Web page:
Understanding the science of beatboxing

Education, Featured — By on January 24, 2013 11:54

As part of a study into human vocal production and spoken language, a team of linguistic scholars and audio engineers at the University of Southern California has been examining the vocal patterns of a bi-lingual LA beatboxer using an MRI (Magnetic Resonance Imaging) scanner to properly understand this musical artform (see the work of Poolpo Joseph, below), which incorporates percussive sounds made using the mouth, throat, voice and nasal passage and sung or rapped lyrics.

The project team – Michael Proctor, Shrikanth Narayanan, Krishna S. Nayak, Dani Byrd and engineer Erik Bresch – want to understand how each of the elements is produced, to be able describe the elements in phonetic terms where possible and, finally, to examine the range of airstream mechanisms at play.

Their subject is a 27-year-old male professional singer from Los Angeles who had been working as an MC in a rap duo since 1995. He was a native English speaker who is fluent in Spanish and who raps in both English and Spanish.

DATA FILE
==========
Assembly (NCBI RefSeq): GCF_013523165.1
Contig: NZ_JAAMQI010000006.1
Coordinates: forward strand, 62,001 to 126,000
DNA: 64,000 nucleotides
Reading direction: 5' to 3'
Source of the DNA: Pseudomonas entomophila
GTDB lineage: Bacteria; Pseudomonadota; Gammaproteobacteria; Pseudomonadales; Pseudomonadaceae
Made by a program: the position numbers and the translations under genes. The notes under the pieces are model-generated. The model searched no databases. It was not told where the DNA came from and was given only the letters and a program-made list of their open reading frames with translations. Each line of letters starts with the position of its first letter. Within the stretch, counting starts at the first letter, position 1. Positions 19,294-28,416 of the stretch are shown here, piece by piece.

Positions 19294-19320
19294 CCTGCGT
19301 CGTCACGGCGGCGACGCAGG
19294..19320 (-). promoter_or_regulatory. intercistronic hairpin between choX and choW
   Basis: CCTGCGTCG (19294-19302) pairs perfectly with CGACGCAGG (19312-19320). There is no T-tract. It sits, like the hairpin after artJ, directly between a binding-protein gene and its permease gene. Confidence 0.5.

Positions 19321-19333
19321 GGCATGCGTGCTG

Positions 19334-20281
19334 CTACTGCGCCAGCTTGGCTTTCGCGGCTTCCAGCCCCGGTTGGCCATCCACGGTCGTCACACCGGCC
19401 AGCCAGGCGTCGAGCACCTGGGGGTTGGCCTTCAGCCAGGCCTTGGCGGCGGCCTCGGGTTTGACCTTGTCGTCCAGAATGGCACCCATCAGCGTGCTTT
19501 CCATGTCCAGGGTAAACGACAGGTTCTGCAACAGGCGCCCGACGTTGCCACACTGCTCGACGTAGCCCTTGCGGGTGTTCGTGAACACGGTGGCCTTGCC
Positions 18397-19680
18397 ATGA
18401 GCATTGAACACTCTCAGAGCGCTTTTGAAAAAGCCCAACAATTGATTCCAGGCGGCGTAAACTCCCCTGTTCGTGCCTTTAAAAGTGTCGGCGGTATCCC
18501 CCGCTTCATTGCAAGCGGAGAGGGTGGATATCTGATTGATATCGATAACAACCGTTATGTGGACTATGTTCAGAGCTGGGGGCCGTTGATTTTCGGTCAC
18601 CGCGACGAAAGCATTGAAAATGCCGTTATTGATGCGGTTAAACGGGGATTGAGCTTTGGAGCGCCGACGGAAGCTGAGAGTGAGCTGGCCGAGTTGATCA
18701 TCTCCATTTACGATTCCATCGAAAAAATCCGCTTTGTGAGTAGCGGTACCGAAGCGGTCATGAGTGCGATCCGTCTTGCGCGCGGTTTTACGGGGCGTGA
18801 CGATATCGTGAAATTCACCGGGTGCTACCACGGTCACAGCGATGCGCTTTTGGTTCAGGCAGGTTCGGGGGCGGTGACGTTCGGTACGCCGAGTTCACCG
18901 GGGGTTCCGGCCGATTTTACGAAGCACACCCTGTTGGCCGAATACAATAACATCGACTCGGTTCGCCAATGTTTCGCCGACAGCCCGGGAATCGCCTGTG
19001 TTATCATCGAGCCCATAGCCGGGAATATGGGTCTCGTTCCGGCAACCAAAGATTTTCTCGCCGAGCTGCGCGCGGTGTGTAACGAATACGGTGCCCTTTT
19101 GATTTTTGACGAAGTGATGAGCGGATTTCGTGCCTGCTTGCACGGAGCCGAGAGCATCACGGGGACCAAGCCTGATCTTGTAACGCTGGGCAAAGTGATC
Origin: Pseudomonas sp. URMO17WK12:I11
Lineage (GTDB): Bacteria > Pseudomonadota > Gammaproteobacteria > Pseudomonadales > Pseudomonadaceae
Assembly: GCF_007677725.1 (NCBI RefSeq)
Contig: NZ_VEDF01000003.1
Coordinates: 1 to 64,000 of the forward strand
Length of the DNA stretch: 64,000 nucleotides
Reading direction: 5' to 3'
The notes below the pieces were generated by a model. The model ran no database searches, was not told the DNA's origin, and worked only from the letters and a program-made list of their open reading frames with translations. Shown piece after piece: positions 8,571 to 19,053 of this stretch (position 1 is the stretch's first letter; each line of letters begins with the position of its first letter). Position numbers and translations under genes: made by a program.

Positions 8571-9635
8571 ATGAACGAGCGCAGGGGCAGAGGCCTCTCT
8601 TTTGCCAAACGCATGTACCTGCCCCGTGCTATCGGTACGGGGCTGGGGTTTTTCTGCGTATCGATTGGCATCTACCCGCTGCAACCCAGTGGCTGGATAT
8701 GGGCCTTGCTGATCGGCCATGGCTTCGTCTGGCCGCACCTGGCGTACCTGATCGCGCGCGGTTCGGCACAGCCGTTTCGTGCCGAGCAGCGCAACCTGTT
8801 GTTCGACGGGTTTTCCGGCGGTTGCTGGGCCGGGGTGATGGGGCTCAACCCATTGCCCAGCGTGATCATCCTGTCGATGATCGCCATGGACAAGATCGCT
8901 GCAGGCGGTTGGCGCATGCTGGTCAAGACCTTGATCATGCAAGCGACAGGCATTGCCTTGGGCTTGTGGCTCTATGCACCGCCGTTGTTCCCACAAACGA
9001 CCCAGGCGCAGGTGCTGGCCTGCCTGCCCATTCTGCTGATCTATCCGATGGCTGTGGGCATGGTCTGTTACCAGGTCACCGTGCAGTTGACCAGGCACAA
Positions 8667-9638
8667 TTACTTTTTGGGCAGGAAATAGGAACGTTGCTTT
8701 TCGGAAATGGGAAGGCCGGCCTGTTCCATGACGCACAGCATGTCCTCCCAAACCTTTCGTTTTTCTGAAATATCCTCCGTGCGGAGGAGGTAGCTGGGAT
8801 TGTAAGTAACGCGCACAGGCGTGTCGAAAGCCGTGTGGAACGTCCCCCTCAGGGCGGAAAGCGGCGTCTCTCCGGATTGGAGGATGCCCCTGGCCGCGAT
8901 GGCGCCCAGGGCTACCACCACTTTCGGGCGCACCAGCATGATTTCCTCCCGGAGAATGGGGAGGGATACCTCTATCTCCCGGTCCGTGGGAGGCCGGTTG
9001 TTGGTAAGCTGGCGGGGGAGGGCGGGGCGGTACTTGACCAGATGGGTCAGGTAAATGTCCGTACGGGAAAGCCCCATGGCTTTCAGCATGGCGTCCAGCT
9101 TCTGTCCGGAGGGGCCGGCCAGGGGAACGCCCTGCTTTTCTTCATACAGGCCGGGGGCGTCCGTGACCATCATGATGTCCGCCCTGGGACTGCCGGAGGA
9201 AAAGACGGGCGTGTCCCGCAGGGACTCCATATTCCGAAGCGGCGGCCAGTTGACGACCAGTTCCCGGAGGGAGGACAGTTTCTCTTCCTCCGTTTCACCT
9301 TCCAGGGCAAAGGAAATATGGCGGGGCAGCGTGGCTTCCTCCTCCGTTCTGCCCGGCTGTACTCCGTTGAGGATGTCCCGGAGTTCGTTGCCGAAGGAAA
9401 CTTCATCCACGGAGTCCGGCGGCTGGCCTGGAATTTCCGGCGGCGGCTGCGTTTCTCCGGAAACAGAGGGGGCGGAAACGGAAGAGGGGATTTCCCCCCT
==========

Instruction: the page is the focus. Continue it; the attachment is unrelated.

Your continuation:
Michael told Wired:

“We were fascinated by the art of beatboxing, and wanted to learn more about how these artists are able to produce such an astonishing array of sounds. As linguists, we wanted to compare the paralinguistic production of sounds in this type of musical performance with the ways that speakers of different languages produce speech sounds.”

The team made forty recordings using a custom ceramic noise-cancelling microphone systems as the subject lay in the MRI scanner. Each sequence, which lasted between 20 and 40 seconds, was performed at slow (at around 88 beats per minute), medium (95bpm) and fast (104bpm) rates. The data was captured using a realtime MRI protocol developed at USC specifically for studying speech. They also captured video footage of the lips, tongue and other vocal organs at work, which was particularly challenging.

The researchers observed 15 phonetically distinct percussion effects, and sounds that we familiar in other languages, but not in the subject’s – clicks used in Khoekhoe, spoken in parts of South Africa, Botswana and Namibia, and Xhosa from South Africa, and ejective consonants (sometimes known as non-pulmonics) common in Chechen, Quechua (Peru) and the British Columbian Nuxálk language.

The study is ongoing. The current findings are published in the February edition of the Journal of the Acoustical Society of America.

 

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1 Comment

  1. Steve says:

    This chap is incredible and worth a look: http://youtu.be/C46PEbXLYCs

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